I attended the OnePlus press conference... in augmented reality

In a future with smartglasses, it made sense. As it is, it was weird, and also fascinating.

Scott Stein Editor at Large
I started with CNET reviewing laptops in 2009. Now I explore wearable tech, VR/AR, tablets, gaming and future/emerging trends in our changing world. Other obsessions include magic, immersive theater, puzzles, board games, cooking, improv and the New York Jets. My background includes an MFA in theater which I apply to thinking about immersive experiences of the future.
Expertise VR and AR, gaming, metaverse technologies, wearable tech, tablets Credentials
  • Nearly 20 years writing about tech, and over a decade reviewing wearable tech, VR, and AR products and apps
Scott Stein
3 min read

There's a mini Carl Pei on my desk, and a giant pair of OnePlus Buds.

Screenshot by Scott Stein/CNET

I turned into a photographer halfway through a press event that took place somewhere above my desk. OnePlus ' new wireless OnePlus Buds were hovering in front of me, seen through my phone screen using augmented reality tech. I could turn and look at them from different angles. I got super close. And I started taking product shots. Screenshots, yes, but I could lean in and see details that I would normally want to discover at an in-person event. Maybe I got a taste of how many events will take place in the next several years. And if ever there was an event in search of magic AR smartglasses, OnePlus' experiment in unveiling its new Nord phone and wireless earbuds on Tuesday was it.

The world has become a fast-forward experiment on virtual events, with and without headsets. I've met virtually in imaginary classrooms with Microsoft, looked at VR headsets in VR, and been to countless Zooms and video chats. But OnePlus' attempt at an all-AR experience was something different, even for someone like me who's tried a lot of AR stuff.

You might think AR is a gimmick, and on phones and tablets it's hard not to feel that way. I didn't expect OnePlus to have an AR event in the works. But I checked it out using an iPhone , downloading the required app and joining in. The whole thing was prerecorded, but felt a lot like events I've attended in person or streamed: the audience full of avatars, the countdown timer, even a keynote delivered by a mini hologram of OnePlus Global Director Carl Pei.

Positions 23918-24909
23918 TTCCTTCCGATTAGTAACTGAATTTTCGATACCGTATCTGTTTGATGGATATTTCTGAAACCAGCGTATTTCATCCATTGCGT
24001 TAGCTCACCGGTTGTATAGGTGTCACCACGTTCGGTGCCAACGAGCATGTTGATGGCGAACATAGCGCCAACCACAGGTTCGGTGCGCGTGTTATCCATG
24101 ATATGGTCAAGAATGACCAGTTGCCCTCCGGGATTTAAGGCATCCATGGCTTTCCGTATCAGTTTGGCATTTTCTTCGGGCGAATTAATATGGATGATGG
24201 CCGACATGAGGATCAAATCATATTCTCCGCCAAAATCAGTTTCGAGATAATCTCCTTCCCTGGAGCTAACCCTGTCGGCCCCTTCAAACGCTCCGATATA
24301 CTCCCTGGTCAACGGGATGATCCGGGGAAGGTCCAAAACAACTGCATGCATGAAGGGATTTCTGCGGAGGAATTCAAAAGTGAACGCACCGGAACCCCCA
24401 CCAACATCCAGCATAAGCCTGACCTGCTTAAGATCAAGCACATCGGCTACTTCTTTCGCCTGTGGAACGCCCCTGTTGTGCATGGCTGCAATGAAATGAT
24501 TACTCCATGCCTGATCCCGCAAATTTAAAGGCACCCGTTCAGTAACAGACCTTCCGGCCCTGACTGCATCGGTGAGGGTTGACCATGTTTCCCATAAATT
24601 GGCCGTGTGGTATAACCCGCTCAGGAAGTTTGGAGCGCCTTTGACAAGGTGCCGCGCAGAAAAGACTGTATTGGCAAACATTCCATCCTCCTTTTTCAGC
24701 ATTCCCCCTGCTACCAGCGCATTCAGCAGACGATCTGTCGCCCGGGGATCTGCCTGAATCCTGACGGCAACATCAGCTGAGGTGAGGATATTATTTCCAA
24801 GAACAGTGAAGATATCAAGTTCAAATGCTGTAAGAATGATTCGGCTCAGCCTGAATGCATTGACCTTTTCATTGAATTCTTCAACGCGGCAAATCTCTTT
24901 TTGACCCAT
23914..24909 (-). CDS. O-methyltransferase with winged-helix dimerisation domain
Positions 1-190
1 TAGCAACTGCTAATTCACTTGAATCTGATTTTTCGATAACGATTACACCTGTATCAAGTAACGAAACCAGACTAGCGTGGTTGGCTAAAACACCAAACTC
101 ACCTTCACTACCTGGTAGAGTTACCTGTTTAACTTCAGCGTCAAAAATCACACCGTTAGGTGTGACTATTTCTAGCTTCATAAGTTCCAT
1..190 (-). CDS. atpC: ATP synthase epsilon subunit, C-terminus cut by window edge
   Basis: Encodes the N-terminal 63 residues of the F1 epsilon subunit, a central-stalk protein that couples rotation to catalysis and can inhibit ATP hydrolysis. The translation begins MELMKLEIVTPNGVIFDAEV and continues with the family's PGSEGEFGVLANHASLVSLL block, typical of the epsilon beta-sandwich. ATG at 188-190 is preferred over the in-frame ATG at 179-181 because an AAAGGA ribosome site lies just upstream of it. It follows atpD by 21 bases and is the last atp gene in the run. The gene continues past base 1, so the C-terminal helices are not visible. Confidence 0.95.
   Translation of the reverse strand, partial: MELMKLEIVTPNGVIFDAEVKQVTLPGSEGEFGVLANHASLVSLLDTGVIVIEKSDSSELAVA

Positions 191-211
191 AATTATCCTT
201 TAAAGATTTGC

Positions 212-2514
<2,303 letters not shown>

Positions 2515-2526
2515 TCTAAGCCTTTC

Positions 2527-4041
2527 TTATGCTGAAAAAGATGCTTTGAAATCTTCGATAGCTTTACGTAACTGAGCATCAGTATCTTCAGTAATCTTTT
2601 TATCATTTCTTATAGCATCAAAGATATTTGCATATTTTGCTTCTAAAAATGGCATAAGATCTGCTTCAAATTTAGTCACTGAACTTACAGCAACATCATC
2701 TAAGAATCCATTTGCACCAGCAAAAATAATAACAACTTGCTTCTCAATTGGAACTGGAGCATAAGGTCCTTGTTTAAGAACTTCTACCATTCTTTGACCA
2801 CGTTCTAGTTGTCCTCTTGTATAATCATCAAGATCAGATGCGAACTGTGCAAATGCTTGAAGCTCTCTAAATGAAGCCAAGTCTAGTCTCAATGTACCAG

The AR elements needed me to anchor a spot in my room where everything could center: My large messy desk worked, but sometimes I had to quit out and center again. A floating TV screen showed videos, which felt cool and a bit ridiculous. I'm watching on a screen. And now I'm watching a virtual screen within my screen. 


The phone's details were laid out in AR, but I had to get my angles right to take it all in on an iPhone.

Scott Stein/CNET

More useful were the breakout sections, where the new OnePlus Nord phone was detailed, the phone splitting apart in 3D, allowing me an enhanced view of the parts inside. I could get closer to, and push my AR screen into, the mockup models of the phone and look at them from different angles. Unlike a flat keynote slide, I could explore. It wasn't like a virtual product demo, although OnePlus sent out cards with QR codes for people to have more virtual time with the product, but it was close. 

I got more into the virtual rhythm during the company's wireless earbuds reveal. I shot pictures looking up, and down, and between. I got a sense of them, sort of.


The OnePlus Buds, floating in the air above my desk as I tried taking virtual product screenshot photos on the fly.

Scott Stein/CNET

What I really wanted was to sense the dimensions in 3D, and not to hold a phone up the whole time. Propping up a device to watch a whole presentation, even a half-hour one, is tiring. It certainly looked like OnePlus' message was to underline the importance of AR, something that Apple, Qualcomm, Google, Samsung and others are doing, too. All we're missing now are the glasses to view it.

Besides expensive, business-targeted devices like the Magic Leap and HoloLens, the promise of smaller phone-connected glasses isn't here yet. Also, unlike VR's experiments with cheaper Cardboard-like viewers years ago, AR doesn't have that either. All we do have is the AR that's possible by holding your phone or tablet up and making things appear on your screen.

I'd rather watch an unveiling while seated than hold up my phone the whole time. But most of all I'd rather wear smartglasses that could allow me to sit back for a whole virtual briefing. I had a virtual briefing in VR for Qualcomm's upcoming headsets, via an app by Spatial... but that required having a VR headset. And that experience had some crashes and bugs, too.

I don't think I've seen an AR-at-home presentation as ambitious as what OnePlus just attempted. And in a few years, maybe this is the model for how virtual events can actually take place, because I still can't picture going to a crowded in-person tech event anytime soon.

Correction, July 22: A previous version of this story misidentified the hologram AR executive. It was Carl Pei.